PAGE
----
Chad Dorsey Design will soon be offering one-of-a-kind artworks and furnishings to a wider audience. The firm’s studio space in the Dallas Design District will be open to the public starting this fall. “We’ll have custom furniture and unusual architectural elements like stone fireplace designs that are more modern than traditional mantels. We’ll be showing handcrafted works from various artisans, and we’ll also sell the high-end Italian linen line Society Limonta.”
One of Dorsey’s plans for future growth is to expand the hospitality side of the business. “I’ve always loved to travel and experience new places and cultures. My hospitality background tends to inform our residential projects. They go hand in hand because our homes are often inspired by the great places we visit, and when we’re at a resort, we want to feel at home.”
While his interiors often feature sophisticated furnishings and luxurious fabrics, the emotion Dorsey most hopes to evoke in the spaces he designs is comfort. “I never want clients to feel like everything has been meticulously placed,” he says. “You should always feel relaxed in a space, whether you’re getting ready to have dinner with 20 people or staying home in your pajamas.”
Q&A with Interior Designer Chad Dorsey
What do you collect?
I have a number of handcrafted, one-of-a-kind wooden vessels on display at home — all different types, shapes, and sizes. Bob Schrader in Kingsport, Tennessee, makes some of my favorites. He uses wood from fallen trees and donates all the money to the Boys Club. I’ll be featuring his work at my studio in Dallas.
What’s one of your favorite accessories right now?
I’m not usually a big candle person, but Mad et Len is a French company that makes amazing artisanal candles. They have unusual scents and handsome containers made from materials like blackened steel and brass.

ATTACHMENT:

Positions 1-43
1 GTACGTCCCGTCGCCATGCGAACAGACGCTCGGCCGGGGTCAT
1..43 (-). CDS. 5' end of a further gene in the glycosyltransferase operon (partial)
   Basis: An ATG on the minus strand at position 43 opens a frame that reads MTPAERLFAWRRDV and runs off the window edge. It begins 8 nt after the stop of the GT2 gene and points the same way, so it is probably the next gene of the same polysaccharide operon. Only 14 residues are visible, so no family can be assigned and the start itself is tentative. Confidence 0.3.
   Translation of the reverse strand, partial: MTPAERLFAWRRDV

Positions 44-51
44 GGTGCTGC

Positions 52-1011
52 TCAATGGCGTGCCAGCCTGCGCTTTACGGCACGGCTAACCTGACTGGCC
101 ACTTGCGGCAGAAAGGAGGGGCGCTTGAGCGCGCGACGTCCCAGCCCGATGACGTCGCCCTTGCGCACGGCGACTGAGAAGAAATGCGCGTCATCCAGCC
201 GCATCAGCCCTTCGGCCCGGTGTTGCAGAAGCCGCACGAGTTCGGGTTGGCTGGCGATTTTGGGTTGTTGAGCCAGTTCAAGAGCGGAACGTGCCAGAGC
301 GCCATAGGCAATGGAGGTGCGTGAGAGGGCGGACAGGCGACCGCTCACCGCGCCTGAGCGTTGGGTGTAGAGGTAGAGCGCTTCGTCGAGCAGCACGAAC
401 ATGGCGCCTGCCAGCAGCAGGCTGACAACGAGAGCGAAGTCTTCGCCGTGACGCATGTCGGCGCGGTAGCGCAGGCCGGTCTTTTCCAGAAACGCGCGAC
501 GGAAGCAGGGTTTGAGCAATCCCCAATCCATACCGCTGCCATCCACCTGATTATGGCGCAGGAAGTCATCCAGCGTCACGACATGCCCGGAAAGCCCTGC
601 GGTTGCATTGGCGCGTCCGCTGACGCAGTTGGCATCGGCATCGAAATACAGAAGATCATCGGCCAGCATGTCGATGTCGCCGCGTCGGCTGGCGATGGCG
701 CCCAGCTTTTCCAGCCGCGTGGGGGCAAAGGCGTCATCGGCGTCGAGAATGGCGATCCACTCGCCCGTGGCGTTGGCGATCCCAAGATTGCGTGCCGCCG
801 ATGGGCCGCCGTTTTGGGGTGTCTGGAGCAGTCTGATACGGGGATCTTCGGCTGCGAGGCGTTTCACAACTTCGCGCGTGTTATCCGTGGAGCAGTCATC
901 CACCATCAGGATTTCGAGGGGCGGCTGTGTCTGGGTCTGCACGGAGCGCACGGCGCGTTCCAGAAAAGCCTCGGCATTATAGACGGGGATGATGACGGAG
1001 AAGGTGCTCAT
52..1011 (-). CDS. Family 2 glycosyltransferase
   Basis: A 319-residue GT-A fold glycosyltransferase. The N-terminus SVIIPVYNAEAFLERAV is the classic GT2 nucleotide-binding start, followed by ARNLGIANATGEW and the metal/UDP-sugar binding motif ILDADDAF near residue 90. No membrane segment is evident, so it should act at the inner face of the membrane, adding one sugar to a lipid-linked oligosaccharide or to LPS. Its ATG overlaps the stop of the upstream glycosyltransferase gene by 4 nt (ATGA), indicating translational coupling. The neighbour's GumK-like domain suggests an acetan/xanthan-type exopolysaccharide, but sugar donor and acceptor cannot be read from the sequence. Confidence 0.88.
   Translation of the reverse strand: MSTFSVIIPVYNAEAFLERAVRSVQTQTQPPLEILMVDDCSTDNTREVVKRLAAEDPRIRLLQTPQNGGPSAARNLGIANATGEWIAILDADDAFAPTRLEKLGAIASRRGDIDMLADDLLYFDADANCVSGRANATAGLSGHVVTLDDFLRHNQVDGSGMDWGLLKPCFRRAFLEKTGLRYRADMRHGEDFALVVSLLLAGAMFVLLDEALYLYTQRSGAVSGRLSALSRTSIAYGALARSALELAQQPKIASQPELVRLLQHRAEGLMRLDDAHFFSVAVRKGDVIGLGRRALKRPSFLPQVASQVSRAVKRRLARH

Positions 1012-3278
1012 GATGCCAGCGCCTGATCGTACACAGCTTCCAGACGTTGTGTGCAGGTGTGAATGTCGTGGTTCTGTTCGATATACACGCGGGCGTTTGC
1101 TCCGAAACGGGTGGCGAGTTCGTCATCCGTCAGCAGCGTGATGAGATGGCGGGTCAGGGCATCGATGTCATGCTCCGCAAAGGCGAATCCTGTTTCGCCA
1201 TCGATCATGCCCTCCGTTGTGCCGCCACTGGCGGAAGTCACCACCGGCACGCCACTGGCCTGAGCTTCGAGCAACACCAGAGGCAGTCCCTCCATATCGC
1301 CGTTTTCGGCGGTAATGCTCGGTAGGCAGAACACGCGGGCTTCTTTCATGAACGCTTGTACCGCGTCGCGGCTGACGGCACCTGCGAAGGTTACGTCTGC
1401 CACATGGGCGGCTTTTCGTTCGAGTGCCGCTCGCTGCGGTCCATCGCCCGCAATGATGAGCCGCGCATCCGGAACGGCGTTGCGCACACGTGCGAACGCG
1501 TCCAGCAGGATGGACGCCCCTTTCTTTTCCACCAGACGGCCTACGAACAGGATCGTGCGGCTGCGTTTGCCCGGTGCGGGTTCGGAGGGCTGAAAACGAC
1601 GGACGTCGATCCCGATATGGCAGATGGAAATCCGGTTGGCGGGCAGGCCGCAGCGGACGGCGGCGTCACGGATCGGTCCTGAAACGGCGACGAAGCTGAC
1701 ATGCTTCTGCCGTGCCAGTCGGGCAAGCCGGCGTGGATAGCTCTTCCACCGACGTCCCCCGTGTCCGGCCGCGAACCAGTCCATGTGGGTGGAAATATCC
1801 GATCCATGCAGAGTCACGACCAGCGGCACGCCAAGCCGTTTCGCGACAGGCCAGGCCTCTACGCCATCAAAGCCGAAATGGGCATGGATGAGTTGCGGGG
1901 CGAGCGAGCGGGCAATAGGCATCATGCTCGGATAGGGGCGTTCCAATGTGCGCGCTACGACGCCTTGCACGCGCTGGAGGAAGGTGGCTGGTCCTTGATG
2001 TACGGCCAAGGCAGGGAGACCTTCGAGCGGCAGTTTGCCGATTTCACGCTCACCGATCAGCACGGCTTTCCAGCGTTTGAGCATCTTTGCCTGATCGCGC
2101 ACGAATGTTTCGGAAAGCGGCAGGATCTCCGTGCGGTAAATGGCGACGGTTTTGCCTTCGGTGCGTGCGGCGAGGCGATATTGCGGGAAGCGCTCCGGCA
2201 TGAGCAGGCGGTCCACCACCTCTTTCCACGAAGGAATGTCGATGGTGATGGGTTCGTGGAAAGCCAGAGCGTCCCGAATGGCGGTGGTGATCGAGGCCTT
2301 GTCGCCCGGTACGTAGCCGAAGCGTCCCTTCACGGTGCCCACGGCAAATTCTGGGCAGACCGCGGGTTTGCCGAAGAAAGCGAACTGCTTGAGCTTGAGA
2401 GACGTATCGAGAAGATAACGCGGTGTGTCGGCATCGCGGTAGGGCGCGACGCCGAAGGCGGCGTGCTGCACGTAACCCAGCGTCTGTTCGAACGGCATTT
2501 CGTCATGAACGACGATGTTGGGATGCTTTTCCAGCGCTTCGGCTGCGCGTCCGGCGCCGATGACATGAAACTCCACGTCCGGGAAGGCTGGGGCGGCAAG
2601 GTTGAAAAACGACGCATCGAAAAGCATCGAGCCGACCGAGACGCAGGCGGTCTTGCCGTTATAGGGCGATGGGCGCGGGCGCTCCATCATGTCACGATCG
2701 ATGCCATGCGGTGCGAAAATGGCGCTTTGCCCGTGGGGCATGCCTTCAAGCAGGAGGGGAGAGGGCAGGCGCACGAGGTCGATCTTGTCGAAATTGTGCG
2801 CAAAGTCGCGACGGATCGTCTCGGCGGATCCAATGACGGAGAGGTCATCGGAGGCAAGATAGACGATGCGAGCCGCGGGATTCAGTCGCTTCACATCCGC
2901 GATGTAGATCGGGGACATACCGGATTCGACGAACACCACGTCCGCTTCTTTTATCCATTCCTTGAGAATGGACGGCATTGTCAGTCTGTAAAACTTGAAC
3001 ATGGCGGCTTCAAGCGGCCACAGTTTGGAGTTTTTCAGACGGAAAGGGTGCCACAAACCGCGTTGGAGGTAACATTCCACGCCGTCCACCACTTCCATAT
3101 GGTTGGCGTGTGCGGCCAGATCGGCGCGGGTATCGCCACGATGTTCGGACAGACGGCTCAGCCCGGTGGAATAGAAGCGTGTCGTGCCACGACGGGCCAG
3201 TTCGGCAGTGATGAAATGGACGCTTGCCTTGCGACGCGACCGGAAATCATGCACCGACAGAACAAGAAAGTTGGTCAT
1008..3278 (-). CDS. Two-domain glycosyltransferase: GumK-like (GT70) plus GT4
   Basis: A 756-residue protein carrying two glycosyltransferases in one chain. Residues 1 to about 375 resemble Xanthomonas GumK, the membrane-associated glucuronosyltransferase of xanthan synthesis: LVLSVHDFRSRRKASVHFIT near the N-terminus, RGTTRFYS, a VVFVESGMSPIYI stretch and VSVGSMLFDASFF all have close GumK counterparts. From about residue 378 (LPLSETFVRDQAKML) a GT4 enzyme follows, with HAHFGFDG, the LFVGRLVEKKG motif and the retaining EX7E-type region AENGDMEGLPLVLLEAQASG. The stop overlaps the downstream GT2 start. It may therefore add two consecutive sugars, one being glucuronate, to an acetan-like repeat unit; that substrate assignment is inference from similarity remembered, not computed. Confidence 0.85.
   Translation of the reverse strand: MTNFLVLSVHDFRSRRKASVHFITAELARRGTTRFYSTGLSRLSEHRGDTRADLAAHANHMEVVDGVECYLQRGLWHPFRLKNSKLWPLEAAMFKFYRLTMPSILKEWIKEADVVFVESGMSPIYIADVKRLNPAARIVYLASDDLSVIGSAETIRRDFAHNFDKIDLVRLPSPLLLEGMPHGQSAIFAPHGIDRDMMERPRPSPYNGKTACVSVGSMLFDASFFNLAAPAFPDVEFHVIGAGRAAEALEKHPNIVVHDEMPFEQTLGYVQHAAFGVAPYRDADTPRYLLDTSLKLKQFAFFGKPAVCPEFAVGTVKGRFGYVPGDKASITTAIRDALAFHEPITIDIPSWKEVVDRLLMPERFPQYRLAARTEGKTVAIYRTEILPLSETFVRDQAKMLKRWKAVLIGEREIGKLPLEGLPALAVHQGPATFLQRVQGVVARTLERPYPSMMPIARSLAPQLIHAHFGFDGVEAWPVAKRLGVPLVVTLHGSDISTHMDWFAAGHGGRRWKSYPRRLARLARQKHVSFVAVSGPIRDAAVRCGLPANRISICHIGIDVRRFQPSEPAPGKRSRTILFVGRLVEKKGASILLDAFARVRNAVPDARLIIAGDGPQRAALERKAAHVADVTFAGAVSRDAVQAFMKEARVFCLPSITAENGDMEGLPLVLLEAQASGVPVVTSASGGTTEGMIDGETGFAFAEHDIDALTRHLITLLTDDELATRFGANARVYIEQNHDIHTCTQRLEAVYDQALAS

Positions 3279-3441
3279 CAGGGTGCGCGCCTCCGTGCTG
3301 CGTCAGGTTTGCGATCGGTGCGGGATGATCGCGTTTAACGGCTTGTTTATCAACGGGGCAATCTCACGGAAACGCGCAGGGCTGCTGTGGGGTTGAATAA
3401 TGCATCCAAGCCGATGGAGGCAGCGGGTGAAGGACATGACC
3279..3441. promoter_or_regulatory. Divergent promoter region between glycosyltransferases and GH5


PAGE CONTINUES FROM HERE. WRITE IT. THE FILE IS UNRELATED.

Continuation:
Tell us about some of your style inspirations.
James Perse’s fashion and home lines exemplify the clean, effortless style and casual luxury that I try to evoke in my projects. And some of my design inspirations have nothing to do with interiors. The luxury Italian watchmaker Panerai makes a classic, high-precision watch that was originally for military use only. I love the lines of the Porsche Coupe and how it is both modern and timeless.
Do you have a favorite interior paint color?
We recently painted an entire room — including the ceiling — in Farrow and Ball’s Brinjal. It’s the color of cabernet, which was perfect for the lounge/cocktail area in the home. My favorite white is Benjamin Moore’s Vanilla Milkshake. It’s a bright white with a slightly warm undertone that’s not too gray or cold.
When you want to unwind, where do you like to travel?
My ultimate getaway is staying at the home we own on San Juan Island in the Pacific Northwest. The pace is slower there, and the landscape is stunning. False Bay is nearby, and when the tide goes out, the water recedes, and you can walk across the entire bay.
Given your hospitality background, what makes a great guest room?
Natural light is an important element if you’re creating a retreat for guests to escape and enjoy a little time to themselves. I also like to have a nice reading chair, comfortable bedding, and an assortment of different pillows.
Describe your personal entertaining style.
We designed and built our home in Dallas and love hosting informal gatherings with friends. We have a front courtyard under a canopy of trees that’s a perfect spot for cocktails or casual al fresco dining.